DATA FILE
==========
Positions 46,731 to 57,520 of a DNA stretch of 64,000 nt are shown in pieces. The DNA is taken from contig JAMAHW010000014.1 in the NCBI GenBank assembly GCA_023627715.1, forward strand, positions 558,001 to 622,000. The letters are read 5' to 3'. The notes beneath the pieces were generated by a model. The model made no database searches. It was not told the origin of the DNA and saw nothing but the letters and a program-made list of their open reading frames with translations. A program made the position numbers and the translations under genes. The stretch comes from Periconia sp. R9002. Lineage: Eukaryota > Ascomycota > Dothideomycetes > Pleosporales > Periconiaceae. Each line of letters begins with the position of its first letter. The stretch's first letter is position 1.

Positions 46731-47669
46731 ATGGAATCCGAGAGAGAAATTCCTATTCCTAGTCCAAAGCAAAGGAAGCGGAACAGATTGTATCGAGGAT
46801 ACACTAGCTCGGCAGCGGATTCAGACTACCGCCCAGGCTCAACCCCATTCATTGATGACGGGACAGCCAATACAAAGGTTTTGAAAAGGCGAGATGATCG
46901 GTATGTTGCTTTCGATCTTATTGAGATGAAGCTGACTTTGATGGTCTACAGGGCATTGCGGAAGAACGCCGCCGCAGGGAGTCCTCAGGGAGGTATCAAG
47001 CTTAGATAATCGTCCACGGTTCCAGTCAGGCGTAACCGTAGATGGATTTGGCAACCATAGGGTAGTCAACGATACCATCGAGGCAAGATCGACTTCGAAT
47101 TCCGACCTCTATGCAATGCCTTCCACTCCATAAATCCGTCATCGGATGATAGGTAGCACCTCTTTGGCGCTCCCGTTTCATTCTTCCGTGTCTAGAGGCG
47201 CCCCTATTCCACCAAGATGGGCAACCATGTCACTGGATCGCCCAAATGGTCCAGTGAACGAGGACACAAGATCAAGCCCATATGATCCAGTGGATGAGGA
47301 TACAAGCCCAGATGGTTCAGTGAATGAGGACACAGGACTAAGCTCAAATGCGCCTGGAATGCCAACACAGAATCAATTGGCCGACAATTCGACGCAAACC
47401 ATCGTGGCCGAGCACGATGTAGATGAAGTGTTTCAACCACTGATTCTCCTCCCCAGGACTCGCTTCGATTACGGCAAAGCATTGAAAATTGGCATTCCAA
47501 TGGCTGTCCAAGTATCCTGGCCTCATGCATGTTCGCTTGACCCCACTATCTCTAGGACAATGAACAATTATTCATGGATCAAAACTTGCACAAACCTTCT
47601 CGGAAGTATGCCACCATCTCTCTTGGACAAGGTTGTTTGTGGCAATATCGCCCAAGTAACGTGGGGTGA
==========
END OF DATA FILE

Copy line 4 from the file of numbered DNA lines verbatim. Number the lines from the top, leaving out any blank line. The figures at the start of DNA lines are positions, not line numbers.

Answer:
46801 ACACTAGCTCGGCAGCGGATTCAGACTACCGCCCAGGCTCAACCCCATTCATTGATGACGGGACAGCCAATACAAAGGTTTTGAAAAGGCGAGATGATCG